Food Sustainability Index 2017: a window on food sustainability

Food Sustainability Index 2017: a window on food sustainability

Food Sustainability Index 2017: a window on food sustainability

For the second year running, the Food Sustainability Index tracks the food sustainability profile of many different countries worldwide, and introduces a number of important methodological and structural changes from the first edition.

It is not merely a matter of passing a positive or negative judgment of the countries assessed. The Food Sustainability Index (FSI) developed by the Economist Intelligence Unit (EIU) with BCFN is instead a quantitative and qualitative tool designed to provide a detailed assessment of a nation's food sustainability. “The second edition of the Index, published in 2017, introduces several important changes in relation to the previous one,” explained Leo Abruzzese, Global Director of Public Policy for the EIU, as he announced all the new features and results of the publication during the 8th International Forum on Food and Nutrition

Facts and figures and changes in the second edition

The study ranks 34 countries, representing 85% of global GDP and approximately two thirds of the global population, which are analyzed according to 35 main indicators and 50 sub-indicators; all this organized around three pillars: nutritional challenges, agriculture and food loss and waste. These are the main facts and figures of the FSI 2017, which provides a window on environmental sustainability and is closely linked to the sustainable development goals of the United Nations. “The Index focuses specifically on goals that are in some way connected with nutritional challenges and national food systems, and in practice is linked to most of the 17 goals,” pointed out Abruzzese. Compared to last year's FSI, the 2017 edition has added 9 new countries and increased the number of indicators analyzed, particularly in the area of nutritional challenges (adding, for instance, consumption levels of salt, sugar and fats) and agriculture (pesticides, biodiversity). 

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There have also been changes in the methodologies used to determine the scores of individual nations, now calculated using a scheme in which each indicator is weighted differently. 

Looking at the general results of the study, two broad considerations emerge: firstly, the importance of the involvement of all sectors, both public and private, for the achievement of sustainable development goals and, secondly, the anything but positive performance of rich countries in relation to indicators such as the consumption of sugar (with the United States ranked at the bottom), salt (South Korea is the worst performer) and fats (France has the worst score). And what about the overall ranking? Japan shows the best performance in terms of nutritional challenges, thanks primarily to the healthy lifestyle and diet, which is rich in all the essential nutrients. France ranks at the top in the “food loss and waste” pillar, due mainly to targeted policies adopted by its government in order to reduce waste at all levels, while Italy ranks first in the agriculture pillar for its excellent management of water resources in agriculture.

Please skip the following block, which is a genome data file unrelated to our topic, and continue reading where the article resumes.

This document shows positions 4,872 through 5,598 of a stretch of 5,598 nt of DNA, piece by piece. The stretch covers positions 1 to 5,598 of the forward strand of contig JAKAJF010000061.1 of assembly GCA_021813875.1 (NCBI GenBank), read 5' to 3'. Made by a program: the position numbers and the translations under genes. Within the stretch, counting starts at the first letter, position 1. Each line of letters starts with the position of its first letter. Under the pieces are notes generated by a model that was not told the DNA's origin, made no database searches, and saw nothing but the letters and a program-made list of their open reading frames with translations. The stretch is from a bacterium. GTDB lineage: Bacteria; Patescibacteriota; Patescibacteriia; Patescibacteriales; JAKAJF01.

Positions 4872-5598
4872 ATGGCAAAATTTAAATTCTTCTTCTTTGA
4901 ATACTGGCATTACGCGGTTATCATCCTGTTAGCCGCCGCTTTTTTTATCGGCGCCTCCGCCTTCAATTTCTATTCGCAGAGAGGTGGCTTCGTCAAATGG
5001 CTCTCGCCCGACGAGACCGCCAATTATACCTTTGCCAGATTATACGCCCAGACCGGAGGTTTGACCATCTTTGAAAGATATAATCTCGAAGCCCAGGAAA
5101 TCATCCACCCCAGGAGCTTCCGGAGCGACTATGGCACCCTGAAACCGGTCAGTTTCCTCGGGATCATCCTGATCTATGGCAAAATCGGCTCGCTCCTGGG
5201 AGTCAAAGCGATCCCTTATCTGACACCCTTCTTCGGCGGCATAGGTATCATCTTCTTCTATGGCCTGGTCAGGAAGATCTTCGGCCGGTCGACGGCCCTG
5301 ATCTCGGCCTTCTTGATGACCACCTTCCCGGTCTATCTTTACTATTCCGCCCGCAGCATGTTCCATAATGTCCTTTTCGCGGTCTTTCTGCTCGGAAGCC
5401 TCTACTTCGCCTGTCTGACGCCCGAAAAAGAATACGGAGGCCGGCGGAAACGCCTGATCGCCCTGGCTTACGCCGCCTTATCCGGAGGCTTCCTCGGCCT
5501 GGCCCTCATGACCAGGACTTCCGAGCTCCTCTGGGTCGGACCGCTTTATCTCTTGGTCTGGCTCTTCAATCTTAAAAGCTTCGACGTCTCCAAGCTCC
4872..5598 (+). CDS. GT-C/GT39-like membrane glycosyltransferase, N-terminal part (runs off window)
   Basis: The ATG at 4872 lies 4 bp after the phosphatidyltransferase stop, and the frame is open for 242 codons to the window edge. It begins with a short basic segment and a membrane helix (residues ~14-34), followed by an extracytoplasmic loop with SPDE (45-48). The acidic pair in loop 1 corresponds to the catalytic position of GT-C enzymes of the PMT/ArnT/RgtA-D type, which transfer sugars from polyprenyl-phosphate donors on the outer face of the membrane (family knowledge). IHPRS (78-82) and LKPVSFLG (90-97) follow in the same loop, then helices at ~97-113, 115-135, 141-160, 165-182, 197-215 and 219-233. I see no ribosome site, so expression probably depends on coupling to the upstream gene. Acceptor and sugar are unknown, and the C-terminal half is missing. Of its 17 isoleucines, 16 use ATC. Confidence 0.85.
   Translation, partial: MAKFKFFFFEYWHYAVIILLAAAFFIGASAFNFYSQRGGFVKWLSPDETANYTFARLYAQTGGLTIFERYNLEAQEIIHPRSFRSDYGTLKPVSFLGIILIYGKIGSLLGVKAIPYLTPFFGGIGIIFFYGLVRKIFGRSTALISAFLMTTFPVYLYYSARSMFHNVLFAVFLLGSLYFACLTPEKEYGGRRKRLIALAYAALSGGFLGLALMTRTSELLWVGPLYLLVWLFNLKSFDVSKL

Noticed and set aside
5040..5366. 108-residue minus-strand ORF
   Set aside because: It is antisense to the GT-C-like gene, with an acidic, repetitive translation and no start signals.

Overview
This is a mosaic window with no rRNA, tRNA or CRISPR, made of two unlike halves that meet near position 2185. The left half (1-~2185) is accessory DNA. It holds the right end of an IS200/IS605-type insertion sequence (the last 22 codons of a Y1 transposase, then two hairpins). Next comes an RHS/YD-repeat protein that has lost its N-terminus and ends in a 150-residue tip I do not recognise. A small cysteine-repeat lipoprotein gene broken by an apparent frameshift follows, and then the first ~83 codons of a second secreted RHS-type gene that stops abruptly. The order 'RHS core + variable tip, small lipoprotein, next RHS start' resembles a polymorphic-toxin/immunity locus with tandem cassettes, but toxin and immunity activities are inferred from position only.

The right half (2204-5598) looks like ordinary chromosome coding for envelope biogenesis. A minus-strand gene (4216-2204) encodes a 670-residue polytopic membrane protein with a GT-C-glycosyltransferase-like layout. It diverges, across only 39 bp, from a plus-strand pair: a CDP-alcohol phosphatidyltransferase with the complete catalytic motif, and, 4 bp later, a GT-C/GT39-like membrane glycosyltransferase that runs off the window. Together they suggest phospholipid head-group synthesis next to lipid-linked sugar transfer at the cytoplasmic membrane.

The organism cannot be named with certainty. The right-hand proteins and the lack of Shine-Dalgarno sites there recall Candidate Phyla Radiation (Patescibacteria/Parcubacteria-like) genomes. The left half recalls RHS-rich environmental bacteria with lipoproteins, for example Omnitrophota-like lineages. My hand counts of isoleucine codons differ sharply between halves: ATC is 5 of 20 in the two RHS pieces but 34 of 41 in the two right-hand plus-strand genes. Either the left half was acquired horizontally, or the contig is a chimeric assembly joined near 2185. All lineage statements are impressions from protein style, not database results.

A mixed picture for the Mediterranean 

Seven out of the nine countries newly included in the 2017 edition of the FSI are in the Mediterranean area, a region that is at the heart of the debate on food sustainability for a variety of reasons. Firstly, because there has been a shift away from the traditional Mediterranean diet in favor of diets rich in calories and animal fats, and secondly, due to the effects of climate change, which are particularly significant and rapidly evolving in this region. Looking at the Mediterranean basin, it is clear that the countries situated along the Mediterranean rim are not all the same,” said Abruzzese, who went on to add: “This is the reason why we subdivided the area into two regions: the northern region - which includes Italy, France, Portugal and Spain - and the southern and eastern region, which includes the whole of North Africa and reaches up to Jordan.” Broadly speaking, the countries in the northern Mediterranean achieved higher scores in the Index, but there are also cases in which the southern and eastern region performed better. 

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The results for 2017 show that when it comes to nutritional challenges, for example, countries in the southern and eastern region still suffer from very high rates of malnutrition and, what's more, the level of obesity is growing throughout the Mediterranean basin. Countries in the southern and eastern region are also not doing a good job in terms of food loss and waste, whereas when it comes to water use in agriculture, the same countries are doing better than their “cousins” in the northern region due to their more efficient management of this precious resource. For the relevant details and complete data, see the dedicated website

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